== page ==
It has always puzzled me how many of my peers have been to more countries than they have states.
America is a beautiful place to me, because I have fun, family, and friends in small towns, big cities, collegetowns, suburbs, on the coasts, and places in between. Everywhere is fair game to visit, to observe, to meet people, and treat them respectfully.
Saying that there’s only one true, or better, America based on idealized notions of race, class, and geography is detrimental. Brooklyn is no more or less “American” than the Scottsburg, Indiana mentioned in this article.
These issues are not unique to America, and in many ways, the US actually has far more geographical linkages than almost any country in the world, despite its vastness. (see our Interstate highways, and our university system). Note how in the polycentric USA, we don’t have any word for “the provinces”. The term “flyover country” at least implies there is more than one city and region that matters.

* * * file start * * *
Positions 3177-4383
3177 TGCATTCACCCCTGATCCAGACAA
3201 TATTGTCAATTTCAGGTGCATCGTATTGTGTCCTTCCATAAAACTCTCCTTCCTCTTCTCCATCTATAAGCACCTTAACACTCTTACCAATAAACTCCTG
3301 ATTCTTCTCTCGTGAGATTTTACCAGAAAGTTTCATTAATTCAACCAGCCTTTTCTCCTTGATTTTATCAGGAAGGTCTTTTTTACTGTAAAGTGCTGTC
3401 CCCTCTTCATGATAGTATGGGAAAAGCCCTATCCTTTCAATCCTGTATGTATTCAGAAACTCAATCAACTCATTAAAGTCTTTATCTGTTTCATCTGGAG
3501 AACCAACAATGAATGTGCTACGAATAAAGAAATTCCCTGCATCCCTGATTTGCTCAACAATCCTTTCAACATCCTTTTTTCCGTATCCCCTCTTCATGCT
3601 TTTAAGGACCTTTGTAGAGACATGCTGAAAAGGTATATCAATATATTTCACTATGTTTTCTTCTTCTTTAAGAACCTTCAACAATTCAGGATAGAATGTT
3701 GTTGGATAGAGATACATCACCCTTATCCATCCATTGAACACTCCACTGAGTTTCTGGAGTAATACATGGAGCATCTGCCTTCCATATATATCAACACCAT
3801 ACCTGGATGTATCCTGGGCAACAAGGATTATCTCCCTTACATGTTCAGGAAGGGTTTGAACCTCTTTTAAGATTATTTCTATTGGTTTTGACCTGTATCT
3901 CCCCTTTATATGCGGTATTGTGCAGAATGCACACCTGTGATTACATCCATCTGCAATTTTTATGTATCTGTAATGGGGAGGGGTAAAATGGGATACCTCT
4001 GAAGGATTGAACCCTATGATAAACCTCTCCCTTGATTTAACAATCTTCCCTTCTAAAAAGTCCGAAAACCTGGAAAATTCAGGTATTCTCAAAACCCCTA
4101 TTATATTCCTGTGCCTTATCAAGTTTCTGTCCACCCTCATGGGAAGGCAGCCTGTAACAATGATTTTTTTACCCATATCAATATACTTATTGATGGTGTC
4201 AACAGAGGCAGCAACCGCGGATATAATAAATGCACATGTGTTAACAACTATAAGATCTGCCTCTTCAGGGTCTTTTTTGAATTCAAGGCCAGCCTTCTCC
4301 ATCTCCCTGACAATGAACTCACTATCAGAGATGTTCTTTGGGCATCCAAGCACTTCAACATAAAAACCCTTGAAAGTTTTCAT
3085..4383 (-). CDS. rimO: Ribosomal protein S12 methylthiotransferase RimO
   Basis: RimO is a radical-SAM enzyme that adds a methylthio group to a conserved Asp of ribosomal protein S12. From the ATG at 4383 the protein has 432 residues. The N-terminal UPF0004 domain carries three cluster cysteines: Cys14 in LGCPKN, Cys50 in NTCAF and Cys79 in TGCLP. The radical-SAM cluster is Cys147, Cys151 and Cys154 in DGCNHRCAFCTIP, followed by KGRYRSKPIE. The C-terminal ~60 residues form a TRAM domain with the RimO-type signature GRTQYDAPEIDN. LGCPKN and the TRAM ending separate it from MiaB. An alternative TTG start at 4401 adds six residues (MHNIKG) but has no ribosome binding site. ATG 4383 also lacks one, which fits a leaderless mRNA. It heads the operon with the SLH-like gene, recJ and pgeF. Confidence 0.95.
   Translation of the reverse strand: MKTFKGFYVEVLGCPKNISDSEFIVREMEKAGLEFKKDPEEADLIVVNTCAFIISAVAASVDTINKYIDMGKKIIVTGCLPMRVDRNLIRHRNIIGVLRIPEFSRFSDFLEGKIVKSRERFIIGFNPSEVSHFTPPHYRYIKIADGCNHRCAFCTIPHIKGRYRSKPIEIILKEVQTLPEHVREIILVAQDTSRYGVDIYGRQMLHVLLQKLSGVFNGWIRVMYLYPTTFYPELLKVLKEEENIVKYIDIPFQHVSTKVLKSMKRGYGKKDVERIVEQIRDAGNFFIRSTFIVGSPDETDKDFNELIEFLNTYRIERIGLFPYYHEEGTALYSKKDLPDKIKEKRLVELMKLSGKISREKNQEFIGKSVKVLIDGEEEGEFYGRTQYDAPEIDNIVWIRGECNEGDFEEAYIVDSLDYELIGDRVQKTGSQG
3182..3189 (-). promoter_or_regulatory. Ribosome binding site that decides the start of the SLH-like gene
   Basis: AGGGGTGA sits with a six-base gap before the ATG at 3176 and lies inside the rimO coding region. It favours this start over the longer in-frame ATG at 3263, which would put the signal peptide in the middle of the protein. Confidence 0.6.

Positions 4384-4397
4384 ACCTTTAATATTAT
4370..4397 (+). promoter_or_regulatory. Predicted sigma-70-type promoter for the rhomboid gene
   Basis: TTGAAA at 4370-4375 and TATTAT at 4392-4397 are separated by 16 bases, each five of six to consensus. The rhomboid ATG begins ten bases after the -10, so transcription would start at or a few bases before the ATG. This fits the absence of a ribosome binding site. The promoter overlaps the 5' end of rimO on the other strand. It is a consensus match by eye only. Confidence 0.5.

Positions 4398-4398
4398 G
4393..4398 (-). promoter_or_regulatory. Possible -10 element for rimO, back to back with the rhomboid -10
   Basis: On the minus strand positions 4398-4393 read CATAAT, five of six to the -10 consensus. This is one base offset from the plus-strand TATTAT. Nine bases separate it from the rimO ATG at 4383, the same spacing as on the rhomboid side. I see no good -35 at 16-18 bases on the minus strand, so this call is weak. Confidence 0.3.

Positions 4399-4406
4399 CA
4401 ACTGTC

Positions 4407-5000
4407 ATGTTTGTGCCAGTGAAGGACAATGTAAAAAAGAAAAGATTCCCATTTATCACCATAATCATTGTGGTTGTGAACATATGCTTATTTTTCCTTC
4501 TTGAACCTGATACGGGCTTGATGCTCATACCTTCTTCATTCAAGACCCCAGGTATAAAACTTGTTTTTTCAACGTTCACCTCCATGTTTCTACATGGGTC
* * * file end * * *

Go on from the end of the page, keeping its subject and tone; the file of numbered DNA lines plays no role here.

Yet I’m troubled by how quickly folks dismiss places that they can’t claim as belonging to their own tribe–and ironically to rely on New York Times armchair travel pieces like this one to paint them a picture of “The Other”.
Thus I’m compelled by this idea of a “civilian national service” posited by Roger Cohen, a deep-reaching policy in terms of labor and infrastructure, but also one that strives for a curious brand of social and geographical horizontality.
Would American youth make better decisions about issues like college debt, family planning, and substance abuse if they had a humbling, disciplining experience like this?
What would happen, as Cohen suggests, if “where did you do your service year?” replaced “where did you go to college?” as a reflex question?